The consequence of sin, however, had been long before determined. God’s desire was to impart mercy, but it was rejected by those in the city, including part of Lot’s family. However, God did not react to the rejection. He could no longer hold back the penalties after the gravity of the sin cried out and Abraham set the boundaries. God did not destroy the people or the cities. They were in the path of the penalty for sin. In truth, they destroyed themselves as a result of their choices. They were self-deceived, believing that they had nothing about which to worry. They put themselves in the path of the sentence because they refused to repent and change direction.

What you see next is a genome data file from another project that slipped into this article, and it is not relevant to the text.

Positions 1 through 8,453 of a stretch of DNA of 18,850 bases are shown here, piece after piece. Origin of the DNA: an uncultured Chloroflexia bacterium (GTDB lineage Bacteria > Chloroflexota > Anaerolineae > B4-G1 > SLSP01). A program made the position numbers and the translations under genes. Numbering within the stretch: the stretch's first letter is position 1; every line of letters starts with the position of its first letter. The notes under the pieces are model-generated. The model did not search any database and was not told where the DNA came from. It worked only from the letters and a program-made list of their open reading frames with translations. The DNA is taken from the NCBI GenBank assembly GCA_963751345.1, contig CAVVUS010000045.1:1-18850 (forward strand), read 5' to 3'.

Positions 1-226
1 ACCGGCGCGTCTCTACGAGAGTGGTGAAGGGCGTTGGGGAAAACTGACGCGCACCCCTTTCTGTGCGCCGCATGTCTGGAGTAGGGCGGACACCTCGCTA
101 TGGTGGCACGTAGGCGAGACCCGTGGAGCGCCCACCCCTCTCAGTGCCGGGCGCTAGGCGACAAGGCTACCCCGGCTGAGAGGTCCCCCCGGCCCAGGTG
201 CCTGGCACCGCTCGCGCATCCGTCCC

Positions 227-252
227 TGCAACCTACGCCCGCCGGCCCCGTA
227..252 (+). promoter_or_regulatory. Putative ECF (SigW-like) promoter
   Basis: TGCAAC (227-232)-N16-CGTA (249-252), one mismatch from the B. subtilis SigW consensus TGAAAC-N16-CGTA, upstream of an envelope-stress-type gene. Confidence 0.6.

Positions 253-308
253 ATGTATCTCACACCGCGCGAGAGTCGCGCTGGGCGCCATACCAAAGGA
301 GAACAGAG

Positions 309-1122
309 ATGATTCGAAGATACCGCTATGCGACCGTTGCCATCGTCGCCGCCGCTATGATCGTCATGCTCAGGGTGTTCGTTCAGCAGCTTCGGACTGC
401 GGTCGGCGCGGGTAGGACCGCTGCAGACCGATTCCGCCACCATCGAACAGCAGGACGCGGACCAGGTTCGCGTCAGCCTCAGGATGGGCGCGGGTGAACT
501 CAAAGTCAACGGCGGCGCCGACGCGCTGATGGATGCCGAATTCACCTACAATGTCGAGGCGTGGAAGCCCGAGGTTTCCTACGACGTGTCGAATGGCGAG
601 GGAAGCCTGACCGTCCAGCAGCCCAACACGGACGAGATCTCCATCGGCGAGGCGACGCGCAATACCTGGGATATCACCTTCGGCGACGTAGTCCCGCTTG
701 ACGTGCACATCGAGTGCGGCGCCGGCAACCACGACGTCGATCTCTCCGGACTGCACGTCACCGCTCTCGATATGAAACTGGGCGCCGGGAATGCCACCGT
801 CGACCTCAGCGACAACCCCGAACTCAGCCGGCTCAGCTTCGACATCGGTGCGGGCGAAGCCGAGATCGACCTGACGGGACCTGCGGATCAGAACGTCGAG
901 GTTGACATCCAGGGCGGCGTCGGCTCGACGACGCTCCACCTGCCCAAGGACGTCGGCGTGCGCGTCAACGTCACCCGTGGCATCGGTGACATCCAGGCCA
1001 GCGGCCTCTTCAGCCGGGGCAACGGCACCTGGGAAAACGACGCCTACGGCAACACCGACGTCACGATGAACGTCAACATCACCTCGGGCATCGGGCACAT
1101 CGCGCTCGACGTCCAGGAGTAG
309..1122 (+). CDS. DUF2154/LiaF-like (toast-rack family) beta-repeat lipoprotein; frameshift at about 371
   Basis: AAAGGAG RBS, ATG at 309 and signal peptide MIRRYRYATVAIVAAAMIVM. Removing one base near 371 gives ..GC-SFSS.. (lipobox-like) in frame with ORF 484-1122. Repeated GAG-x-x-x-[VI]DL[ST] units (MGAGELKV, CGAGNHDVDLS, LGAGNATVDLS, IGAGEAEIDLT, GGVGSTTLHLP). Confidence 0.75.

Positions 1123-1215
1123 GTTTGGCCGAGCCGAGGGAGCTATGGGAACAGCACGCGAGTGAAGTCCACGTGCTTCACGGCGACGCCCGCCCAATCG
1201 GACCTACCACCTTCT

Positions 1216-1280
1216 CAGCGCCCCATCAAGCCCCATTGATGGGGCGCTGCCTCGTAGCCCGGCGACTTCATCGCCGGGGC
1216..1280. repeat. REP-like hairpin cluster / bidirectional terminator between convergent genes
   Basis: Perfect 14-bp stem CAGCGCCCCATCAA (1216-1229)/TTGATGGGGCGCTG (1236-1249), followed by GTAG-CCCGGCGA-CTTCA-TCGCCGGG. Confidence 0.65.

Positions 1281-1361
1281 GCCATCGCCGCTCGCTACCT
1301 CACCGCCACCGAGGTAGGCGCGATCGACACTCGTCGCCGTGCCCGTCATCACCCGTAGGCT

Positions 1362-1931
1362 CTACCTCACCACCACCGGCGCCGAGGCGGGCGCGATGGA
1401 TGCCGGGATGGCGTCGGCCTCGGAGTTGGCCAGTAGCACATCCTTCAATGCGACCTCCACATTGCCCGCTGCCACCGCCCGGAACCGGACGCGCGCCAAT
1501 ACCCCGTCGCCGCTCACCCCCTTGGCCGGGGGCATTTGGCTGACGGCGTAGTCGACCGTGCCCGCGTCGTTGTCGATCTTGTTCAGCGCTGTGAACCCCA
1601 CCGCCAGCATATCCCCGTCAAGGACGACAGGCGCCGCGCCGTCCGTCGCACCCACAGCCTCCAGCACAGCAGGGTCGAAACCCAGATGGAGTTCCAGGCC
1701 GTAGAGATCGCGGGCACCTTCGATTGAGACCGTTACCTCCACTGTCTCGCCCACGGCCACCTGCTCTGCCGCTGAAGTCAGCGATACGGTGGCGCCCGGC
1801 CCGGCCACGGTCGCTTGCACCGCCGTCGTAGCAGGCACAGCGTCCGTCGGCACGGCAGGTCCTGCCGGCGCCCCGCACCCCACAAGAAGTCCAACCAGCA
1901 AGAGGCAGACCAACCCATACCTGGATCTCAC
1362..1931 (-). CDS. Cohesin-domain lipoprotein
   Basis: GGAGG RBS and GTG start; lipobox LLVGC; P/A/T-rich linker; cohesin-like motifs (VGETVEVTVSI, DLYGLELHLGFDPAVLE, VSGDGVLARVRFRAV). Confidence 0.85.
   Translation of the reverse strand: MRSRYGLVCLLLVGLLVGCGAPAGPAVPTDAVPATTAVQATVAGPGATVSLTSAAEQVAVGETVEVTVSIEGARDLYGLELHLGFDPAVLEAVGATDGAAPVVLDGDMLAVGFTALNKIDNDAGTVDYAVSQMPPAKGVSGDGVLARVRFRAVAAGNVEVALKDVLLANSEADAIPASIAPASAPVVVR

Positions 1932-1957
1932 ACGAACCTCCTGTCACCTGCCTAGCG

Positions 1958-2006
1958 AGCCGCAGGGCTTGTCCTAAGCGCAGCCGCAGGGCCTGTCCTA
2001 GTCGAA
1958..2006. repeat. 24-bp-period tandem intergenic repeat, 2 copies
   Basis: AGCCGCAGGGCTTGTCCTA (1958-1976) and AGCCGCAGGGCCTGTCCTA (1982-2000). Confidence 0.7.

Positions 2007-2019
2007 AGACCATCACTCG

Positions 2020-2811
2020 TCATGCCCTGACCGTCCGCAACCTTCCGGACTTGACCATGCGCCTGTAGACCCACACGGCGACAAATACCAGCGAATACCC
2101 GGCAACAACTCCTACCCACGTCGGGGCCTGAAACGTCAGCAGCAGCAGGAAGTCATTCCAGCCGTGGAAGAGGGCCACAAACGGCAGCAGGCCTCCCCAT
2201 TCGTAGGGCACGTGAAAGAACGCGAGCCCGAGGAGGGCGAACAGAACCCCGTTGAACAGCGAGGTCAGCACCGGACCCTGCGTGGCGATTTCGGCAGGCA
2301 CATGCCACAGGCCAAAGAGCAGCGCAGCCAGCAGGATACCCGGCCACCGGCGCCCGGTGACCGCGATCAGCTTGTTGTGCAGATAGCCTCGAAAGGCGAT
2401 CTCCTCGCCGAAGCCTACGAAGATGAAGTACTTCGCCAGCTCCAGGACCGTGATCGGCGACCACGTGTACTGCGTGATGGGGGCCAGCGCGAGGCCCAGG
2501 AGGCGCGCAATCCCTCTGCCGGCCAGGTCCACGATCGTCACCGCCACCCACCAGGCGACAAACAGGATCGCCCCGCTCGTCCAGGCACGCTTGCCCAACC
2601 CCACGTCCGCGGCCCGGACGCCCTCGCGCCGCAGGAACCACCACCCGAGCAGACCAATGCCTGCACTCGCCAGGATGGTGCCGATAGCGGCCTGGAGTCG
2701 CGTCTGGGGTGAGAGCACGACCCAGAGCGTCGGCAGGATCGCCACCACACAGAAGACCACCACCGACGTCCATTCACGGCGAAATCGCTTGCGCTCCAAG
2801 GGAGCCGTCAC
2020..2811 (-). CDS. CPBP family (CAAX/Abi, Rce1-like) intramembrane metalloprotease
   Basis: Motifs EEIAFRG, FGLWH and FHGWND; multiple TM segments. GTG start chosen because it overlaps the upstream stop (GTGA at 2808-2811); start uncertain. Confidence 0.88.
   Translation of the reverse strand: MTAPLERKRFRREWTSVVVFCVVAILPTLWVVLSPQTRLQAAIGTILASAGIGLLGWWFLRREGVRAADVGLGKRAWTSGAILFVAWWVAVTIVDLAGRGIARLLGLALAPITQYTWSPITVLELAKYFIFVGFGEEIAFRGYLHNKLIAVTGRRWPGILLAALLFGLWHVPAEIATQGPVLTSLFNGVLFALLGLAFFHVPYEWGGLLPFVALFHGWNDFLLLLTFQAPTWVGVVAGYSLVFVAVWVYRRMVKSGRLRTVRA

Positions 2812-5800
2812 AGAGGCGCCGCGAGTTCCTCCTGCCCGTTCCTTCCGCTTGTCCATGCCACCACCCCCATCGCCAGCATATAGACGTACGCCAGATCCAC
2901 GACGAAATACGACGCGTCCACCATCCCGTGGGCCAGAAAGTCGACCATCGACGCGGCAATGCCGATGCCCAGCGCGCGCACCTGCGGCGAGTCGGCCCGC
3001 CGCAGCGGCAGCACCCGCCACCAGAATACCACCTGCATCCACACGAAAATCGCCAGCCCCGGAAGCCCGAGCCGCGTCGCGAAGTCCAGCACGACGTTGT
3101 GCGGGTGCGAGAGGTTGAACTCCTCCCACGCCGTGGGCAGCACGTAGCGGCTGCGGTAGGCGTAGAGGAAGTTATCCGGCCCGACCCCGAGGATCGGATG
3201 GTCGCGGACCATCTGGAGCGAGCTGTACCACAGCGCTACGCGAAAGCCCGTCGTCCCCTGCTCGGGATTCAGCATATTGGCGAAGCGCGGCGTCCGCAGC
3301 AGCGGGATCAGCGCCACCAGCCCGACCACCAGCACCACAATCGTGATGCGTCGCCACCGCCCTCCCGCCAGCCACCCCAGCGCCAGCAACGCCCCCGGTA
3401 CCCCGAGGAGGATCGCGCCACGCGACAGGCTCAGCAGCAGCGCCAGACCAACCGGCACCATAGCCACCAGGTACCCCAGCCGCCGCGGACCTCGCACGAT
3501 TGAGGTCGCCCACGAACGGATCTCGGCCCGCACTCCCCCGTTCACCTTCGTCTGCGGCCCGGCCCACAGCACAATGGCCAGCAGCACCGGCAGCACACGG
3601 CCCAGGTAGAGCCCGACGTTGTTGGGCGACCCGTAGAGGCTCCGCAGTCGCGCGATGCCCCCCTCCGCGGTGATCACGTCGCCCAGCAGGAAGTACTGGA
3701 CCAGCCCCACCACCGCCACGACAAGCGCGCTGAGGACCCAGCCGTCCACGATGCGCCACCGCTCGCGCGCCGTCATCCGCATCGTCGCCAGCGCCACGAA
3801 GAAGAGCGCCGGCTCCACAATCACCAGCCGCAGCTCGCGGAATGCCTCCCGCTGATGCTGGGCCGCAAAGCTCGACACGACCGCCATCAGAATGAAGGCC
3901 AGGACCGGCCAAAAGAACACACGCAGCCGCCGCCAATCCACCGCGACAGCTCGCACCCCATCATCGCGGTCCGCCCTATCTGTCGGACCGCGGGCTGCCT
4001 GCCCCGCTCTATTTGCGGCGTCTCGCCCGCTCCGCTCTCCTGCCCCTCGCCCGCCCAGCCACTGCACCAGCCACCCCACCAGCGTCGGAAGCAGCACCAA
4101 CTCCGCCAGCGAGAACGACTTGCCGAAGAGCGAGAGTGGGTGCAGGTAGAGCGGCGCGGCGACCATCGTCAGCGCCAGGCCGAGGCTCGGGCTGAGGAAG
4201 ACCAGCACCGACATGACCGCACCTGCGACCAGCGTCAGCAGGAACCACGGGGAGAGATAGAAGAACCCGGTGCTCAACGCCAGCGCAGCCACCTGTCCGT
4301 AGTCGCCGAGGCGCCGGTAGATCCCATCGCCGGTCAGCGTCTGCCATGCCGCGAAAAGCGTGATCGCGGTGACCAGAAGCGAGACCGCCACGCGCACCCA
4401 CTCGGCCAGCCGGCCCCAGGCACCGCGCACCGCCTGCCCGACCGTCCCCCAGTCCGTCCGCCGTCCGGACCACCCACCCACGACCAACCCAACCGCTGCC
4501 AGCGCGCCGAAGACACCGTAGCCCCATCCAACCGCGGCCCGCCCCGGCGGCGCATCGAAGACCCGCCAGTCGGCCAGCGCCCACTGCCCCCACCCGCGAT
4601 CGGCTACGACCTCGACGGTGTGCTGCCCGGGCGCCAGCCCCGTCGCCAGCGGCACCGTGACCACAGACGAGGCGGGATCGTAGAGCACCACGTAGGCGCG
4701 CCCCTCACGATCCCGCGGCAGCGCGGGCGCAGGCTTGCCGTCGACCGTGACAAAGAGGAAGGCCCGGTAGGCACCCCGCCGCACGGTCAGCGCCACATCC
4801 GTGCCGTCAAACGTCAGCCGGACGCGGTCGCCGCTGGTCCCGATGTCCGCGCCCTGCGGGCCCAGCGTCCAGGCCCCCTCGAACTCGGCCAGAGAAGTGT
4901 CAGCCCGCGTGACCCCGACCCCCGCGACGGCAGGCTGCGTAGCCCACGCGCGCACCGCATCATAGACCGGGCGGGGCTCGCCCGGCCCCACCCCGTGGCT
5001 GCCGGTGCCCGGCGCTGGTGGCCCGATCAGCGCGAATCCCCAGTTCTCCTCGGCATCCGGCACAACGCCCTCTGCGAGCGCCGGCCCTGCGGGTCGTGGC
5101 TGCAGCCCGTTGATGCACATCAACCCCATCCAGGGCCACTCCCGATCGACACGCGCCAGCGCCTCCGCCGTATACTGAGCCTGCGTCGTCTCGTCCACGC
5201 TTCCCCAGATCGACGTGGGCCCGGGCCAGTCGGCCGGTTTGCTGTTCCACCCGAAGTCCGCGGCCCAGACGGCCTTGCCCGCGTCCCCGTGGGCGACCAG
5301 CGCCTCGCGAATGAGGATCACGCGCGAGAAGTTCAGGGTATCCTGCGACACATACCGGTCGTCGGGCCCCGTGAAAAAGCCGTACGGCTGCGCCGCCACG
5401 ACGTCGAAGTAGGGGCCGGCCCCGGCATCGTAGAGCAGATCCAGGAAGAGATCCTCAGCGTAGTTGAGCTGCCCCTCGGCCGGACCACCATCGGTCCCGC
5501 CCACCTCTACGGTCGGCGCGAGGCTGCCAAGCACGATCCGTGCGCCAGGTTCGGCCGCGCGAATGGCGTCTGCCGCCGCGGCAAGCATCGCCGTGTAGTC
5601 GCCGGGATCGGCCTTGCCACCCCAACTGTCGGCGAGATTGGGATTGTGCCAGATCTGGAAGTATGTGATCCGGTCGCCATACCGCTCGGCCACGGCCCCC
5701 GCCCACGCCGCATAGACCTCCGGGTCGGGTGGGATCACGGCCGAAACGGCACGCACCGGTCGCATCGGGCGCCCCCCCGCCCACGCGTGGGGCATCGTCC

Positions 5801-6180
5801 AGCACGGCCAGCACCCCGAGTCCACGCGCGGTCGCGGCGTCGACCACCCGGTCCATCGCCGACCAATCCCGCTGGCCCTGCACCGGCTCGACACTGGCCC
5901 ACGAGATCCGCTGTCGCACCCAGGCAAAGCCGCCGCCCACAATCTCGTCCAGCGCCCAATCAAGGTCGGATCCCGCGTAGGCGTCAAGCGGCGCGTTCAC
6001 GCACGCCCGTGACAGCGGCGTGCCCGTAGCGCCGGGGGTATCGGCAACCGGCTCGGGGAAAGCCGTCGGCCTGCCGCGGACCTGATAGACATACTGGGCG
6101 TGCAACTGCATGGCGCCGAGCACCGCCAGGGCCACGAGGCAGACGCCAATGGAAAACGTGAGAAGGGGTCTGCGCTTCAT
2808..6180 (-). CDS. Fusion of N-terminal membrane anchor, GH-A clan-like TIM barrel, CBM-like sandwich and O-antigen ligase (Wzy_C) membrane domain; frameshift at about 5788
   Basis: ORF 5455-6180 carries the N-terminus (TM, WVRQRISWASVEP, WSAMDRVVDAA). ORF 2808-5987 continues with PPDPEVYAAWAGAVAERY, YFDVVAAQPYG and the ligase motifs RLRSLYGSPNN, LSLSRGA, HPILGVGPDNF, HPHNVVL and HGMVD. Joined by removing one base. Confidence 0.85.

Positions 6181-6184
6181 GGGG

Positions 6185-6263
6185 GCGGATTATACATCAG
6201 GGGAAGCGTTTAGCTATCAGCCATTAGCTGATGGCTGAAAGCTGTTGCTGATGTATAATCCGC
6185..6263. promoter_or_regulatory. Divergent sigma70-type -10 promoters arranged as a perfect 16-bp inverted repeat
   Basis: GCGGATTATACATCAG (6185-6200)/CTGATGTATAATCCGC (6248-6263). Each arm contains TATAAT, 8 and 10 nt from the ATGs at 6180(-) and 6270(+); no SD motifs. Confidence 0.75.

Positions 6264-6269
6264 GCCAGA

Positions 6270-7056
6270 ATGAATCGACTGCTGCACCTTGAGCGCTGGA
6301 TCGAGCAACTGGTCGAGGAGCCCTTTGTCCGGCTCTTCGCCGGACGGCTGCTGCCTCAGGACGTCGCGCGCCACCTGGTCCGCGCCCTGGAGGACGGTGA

Lot escaped the destruction of the cities with his wife and two of his daughters because of his decision to walk in God’s Law and according to His commands. It turned out that Abraham’s bargaining should have gone down to three righteous within the cities if the cities were to have been spared the consequence of their grievous sins. Only three were to make it out unscathed. As Lot’s wife looked back toward the city, she was undoubtedly looking back with some longing or misgivings in her heart about leaving. Her faltering gaze caused her to be turned into a pillar of salt. She paid the price for her own sin as did the inhabitants of Sodom and Gomorrah. Safety and preservation were offered but refused.